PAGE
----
It’s so interesting because I know you have had that camera for awhile. I know certain photographers who would prefer to have high-end equipment, but for you it seems it’s always just been about simplicity and using the resources you have. So what’s your advice for anyone just starting with maybe an older camera? Do you feel that as long as you build your skillset you’ll be fine?

Depending on the resources you have, it’s certainly what you are willing to compromise and what you are willing to do. So for instance, I have my old camera and I know its limitations. For instance, when I did a shoot with [Holly], [Holly’s] bedroom during the day is too dark and shadowy. So because of that, I couldn’t necessarily take photos with natural light because it’s too dark. I have to compensate by using my flash feature. Because I know that I can’t photograph indoors, I’ll just turn on my flash and create some cool concepts with that, which adds a nice style to it actually. Sometimes with compromise, that’s when you really figure out your style. It’s just what you do and how you get by with what you got. When you have limitations that’s when you have the most freedom to experiment and really find what you are into because you are not relying on the newest tricks or everything available to you. You are really pushing to kinda figure it out on your own. 

Do you think your skillset got better because of those limitations? 

I’ll be honest, I never consider myself the best and I always think that there’s room for improvement. Any of my old photos I will end up hating. Some of them are actually great though, some of them I do like a bunch but most of the time I just don’t like it as much. To be honest, I wing it a lot of the time. You know I never really went to school for photography so I didn’t learn the correct techniques or technical stuff to it. No disrespect to anyone who has gone to school for this, but most of the time those photographers want a technical aspect so everything has to be perfect. It becomes the same stuff that you see everywhere else and there’s no personal branding to it. But like I said, I feel like I don’t know jack. I really wing it and feel it as I go. Everything changes so rapidly at shows so I just wing it if I’m doing photos for bands. All in all, it’s just winging it all the time until you find that sweet spot. It’s like I’m having to learn how to use a camera again basically every time I shoot because each time is different. I don’t work in a studio setting so I don’t have that consistency. It’s all about instinct. What we make is who we are in terms of creatively just putting it down. You don’t have to obtain the perfect technique to make good shit. If you like it, you like it. Sometimes you’ll never be in love with your art, and that’s okay because it’s just a stepping stone for whatever you end up creating that you finally fall in love with. And I think i’m almost there. Only because I still feel like I’m in that evolving aspect because I’m still growing and I’m only twenty two years old. I still have so much more to go.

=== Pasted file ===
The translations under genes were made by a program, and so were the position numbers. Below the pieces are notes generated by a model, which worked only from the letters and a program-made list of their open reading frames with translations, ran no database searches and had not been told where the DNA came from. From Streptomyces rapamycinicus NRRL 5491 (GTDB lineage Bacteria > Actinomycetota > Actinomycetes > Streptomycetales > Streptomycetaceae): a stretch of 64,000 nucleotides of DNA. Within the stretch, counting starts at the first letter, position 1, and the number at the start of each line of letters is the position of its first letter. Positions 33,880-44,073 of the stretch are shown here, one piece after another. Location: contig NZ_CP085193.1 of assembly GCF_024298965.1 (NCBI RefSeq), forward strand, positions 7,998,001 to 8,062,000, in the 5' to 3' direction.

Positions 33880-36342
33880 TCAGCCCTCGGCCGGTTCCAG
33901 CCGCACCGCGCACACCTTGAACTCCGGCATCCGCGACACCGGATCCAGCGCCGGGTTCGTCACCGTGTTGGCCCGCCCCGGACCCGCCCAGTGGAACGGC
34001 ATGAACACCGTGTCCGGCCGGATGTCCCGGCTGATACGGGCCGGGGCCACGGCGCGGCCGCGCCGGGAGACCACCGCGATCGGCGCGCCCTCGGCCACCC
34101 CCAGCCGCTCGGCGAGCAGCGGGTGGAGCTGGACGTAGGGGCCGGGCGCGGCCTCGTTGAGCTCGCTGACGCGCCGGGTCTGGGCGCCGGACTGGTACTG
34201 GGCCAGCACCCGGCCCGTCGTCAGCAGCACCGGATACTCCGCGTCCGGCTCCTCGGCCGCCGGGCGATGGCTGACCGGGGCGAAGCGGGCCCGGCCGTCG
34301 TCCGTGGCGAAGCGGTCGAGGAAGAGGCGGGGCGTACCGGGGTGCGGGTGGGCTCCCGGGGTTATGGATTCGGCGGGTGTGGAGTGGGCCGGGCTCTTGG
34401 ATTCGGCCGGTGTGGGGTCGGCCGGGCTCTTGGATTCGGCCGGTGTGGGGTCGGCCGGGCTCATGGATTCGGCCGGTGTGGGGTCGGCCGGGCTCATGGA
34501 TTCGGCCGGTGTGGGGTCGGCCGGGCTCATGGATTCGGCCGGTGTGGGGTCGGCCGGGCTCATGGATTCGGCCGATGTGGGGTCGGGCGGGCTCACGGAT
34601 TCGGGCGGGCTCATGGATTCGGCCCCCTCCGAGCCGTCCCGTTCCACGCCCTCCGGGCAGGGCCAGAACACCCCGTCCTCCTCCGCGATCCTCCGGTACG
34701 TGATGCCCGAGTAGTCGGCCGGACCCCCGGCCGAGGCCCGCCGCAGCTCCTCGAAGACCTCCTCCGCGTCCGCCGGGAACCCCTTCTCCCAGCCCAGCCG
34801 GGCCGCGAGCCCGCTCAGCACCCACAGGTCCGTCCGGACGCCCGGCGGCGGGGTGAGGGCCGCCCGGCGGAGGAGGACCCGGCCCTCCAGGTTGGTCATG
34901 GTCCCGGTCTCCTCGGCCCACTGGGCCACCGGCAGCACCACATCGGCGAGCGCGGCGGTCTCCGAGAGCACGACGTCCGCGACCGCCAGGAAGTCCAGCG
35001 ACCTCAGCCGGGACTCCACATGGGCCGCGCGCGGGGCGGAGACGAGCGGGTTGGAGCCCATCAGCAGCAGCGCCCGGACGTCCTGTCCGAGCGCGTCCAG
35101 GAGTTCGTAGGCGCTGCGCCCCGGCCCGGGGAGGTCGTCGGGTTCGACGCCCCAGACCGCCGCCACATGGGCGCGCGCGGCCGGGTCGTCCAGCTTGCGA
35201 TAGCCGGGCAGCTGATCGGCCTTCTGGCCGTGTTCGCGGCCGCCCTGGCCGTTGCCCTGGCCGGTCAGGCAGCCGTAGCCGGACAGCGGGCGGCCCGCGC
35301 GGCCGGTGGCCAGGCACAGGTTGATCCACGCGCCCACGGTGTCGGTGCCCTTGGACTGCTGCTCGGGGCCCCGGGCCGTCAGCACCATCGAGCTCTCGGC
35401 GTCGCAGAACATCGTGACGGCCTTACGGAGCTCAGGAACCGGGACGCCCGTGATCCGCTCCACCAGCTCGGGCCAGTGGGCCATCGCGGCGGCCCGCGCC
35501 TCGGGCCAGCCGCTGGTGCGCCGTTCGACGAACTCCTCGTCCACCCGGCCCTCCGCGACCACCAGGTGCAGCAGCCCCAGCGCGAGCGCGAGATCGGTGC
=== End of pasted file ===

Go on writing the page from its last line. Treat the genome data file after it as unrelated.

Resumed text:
Your style has such a unique way of capturing color and the exact setting each subject is in. How did you find that aesthetic and style for your photos?

It’s hard to say because I honestly mess around with things when I edit and I just think it looks nice or not in that moment. But as far as flash goes, I use a bunch of it. That’s also because, like I mentioned, I’m compensating. You know all the media we consume is always inspiration for something else. So for me being on Tumblr, I would always come across the American Apparel shots or the Terry Richardson photos. I remember just looking at Terry’s photos with the harsh flash and really digging that style. I don’t try to emulate his style, but he gave me inspiration for what I’m using. Again, I just tweak photos until I truly like something. I love warmer photos so I try to create that with the color scheme. 

Do you feel that POC photographers in Los Angeles have been properly represented and respected?

Almost all the photographers that I know personally are all people of color. There might be two or three that aren’t but in general it’s a melting pot. But most of these photographers do street photography, so they won’t get as much representation. Not because they’re POC but because of the genre that they are in. Sometimes it can boil down to just that. I have personally never ran into experiences where my ethnicity of being Latino has given me issues with professional settings but my scene or circle of people also happen to be POC. I haven’t experienced a lack of representation but I will say that we’re lucky to be in Los Angeles because it’s such a melting pot of different ethnicities. I think if we were somewhere else, it could be a different story.